Did you know that bodybuilders have to ingest over 1g of protein per pound of bodyweight? Or that they need to eat every 2-3 hours? Did you know they go to the gym a lot but you may be surprised at how long they stay at the gym and what they do there? I thought I would write a quick article shed some light on a few things that bodybuilders do.
Most people think bodybuilders or bodybuilding is a brutish sport full of large, dumb and insensitive oafs who are trying to compensate for something and carry a serious inferiority complex around with them.How To Get Rid Of Gynecomastia, Gynecomastia Treatments, how to get rid of gynecomastia without surgery, gynecomastia treatment pills, Have you seen the recent slam to bodybuilders by the fitness facility Planet Fitness lately? In it they portray anyone with large muscles as dim-witted goofs. Well, maybe some are like this but you can say the same of many people of all walks of life.
A bodybuilder has an incessant need to work his body, sculpt his body if you will, through the use of resistance training into a work of art.How to get rid of man boobs, How to get rid of man boobs supplements, How to get rid of man boobs naturally, How to get rid of man boobs in a week, How to get rid of man boobs quick, How to get rid of man boobs results before and after A hard, chiseled body, perfect in shape and symmetry and built on a healthy diet. In fact, a bodybuilder diet is really quite amazing. It contains a low fat, high protein, complex carbohydrates and tons of vegetables. All food cooked to perfection with no added salt or fats. It may not be the most exciting diet to live on but it serves them well in the body department.
Frequent myths of bodybuilding:
#1 – The bodybuilder goes to the gym all day and nearly every day of the week. This simply isn’t true. Most serious pro bodybuilders and hobbyists will go to the gym anywhere from 3-5 days a week and usually for about an hour to an hour and fifteen minutes at a time if they are training alone.phentermine side effects, Phentermine side effects in females, side effects of phentermine, Phentermine warnings, phentermine side effects long-term They learned a long time ago that if you train past this point, the body releases cortisol and just uses your new hard-earned muscle for fuel instead of carbs or fat like it should. Train for an hour, go home… grow.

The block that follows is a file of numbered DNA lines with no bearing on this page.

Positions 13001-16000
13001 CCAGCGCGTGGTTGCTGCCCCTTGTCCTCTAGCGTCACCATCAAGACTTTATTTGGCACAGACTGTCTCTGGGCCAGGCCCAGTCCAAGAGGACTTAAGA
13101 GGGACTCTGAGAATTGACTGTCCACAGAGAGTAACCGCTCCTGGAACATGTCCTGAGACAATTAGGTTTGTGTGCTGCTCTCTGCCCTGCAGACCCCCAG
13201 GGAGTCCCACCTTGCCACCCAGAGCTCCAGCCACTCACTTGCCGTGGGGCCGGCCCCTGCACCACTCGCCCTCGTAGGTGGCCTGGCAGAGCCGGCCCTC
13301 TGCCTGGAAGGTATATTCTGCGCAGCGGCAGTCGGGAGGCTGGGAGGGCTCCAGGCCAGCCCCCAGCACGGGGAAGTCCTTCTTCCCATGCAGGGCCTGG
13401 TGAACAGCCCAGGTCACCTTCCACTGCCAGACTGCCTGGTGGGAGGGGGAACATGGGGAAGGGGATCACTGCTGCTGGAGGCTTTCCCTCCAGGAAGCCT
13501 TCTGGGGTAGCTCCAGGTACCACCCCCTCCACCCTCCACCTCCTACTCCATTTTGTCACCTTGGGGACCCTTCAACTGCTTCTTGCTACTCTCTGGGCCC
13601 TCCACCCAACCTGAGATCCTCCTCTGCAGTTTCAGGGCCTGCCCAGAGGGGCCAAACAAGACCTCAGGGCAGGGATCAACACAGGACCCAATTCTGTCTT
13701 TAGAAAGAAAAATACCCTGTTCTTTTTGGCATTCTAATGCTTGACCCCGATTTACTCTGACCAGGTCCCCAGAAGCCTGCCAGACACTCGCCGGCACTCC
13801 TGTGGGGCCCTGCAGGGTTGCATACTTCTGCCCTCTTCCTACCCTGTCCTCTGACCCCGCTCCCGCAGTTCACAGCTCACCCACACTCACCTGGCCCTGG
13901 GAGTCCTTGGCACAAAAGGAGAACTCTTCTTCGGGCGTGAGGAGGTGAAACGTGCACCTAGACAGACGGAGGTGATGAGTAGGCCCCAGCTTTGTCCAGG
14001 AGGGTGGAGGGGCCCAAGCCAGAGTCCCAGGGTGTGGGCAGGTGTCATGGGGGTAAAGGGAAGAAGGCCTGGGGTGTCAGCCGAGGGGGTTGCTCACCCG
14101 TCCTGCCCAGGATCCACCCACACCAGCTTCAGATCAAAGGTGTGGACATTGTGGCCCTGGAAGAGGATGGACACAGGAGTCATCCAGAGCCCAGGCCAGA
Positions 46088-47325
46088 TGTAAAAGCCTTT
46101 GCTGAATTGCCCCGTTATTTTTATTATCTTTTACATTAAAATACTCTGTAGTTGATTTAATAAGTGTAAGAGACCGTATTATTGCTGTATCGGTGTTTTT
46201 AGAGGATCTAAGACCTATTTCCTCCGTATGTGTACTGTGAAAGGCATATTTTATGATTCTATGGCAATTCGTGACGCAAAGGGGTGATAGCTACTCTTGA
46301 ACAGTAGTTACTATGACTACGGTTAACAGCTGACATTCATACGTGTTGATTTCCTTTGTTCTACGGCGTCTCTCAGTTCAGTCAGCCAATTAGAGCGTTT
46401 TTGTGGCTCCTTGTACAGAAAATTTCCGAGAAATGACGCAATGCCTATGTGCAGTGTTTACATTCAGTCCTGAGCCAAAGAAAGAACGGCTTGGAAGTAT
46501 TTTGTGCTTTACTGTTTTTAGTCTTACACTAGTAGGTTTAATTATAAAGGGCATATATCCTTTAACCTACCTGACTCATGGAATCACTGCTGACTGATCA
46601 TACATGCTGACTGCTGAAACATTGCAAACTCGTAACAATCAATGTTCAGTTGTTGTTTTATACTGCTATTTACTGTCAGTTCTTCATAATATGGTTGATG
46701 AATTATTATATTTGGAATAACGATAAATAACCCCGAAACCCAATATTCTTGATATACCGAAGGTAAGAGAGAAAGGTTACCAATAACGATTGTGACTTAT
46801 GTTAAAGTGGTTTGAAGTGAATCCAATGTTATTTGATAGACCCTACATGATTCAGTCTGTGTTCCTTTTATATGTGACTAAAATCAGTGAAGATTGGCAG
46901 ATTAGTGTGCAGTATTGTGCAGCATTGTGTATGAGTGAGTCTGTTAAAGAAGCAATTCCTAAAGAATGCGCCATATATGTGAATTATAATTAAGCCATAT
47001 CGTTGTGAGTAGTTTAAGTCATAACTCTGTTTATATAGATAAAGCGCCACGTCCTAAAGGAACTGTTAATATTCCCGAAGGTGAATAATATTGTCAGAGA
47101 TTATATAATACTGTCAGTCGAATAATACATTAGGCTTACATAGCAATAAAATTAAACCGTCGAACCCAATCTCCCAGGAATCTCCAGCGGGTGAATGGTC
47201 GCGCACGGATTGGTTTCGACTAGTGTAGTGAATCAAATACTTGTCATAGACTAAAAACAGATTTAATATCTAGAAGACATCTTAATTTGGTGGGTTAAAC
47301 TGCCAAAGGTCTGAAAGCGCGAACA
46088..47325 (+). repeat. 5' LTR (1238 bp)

#2 – All huge bodybuilders are on the juice. Not true. With new advances in supplements and a better overall understanding of the body’s functions with regard to muscle growth and fitness, natural athletes have reached new ground in muscular development.
3# – Bodybuilders go to the gym and workout their whole body during their workout. It goes like this typically; go to the gym, workout your chest and maybe one arm part (either the bicep or triceps), hit it from every angle possible. Do about 30 exercise sets total. Go home. Come back the next day or day after that, do legs, go home, etc. This grows the hell out of your muscles.
4# – All that muscle will turn to fat if they stop working out. Again, not true. First off muscle cannot turn to fat. Fat is fat and muscle is muscle. Also, most bodybuilders keep the majority for their muscle forever. Once it grows, it stays. Sure they can get smaller. Muscle can shrink but you would be surprised how much remains forever. Normally, only over eating with inactivity will make you fat.
Here are some other facts that are interesting. Your muscle grows while you sleep. Working out at the gym with heavy lifting will break down the muscle. The bodybuilder goes home and eats properly and then while getting res (especially sleep), the muscles will grow to compensate for the lifting. Another fact that’s interesting is that a typical natural bodybuilder will only put on 8 lbs. of muscle onto his frame each year. Yes, there are some stories of lifters gaining 20-30 lbs. a year but first off that is not all muscle and second, some are enhanced bodybuilders and getting a little help with a needle. A natural bodybuilder can gain up to 25 or even 30 pounds of muscle in a lifetime of lifting. And believe it or not, this looks like a ton of muscle. Huge, powerful, hard, dense muscle packed on a frame. Think of a 175 lb. thin guy and now think him at 205 lb. or even more if genetics and proper training come into play.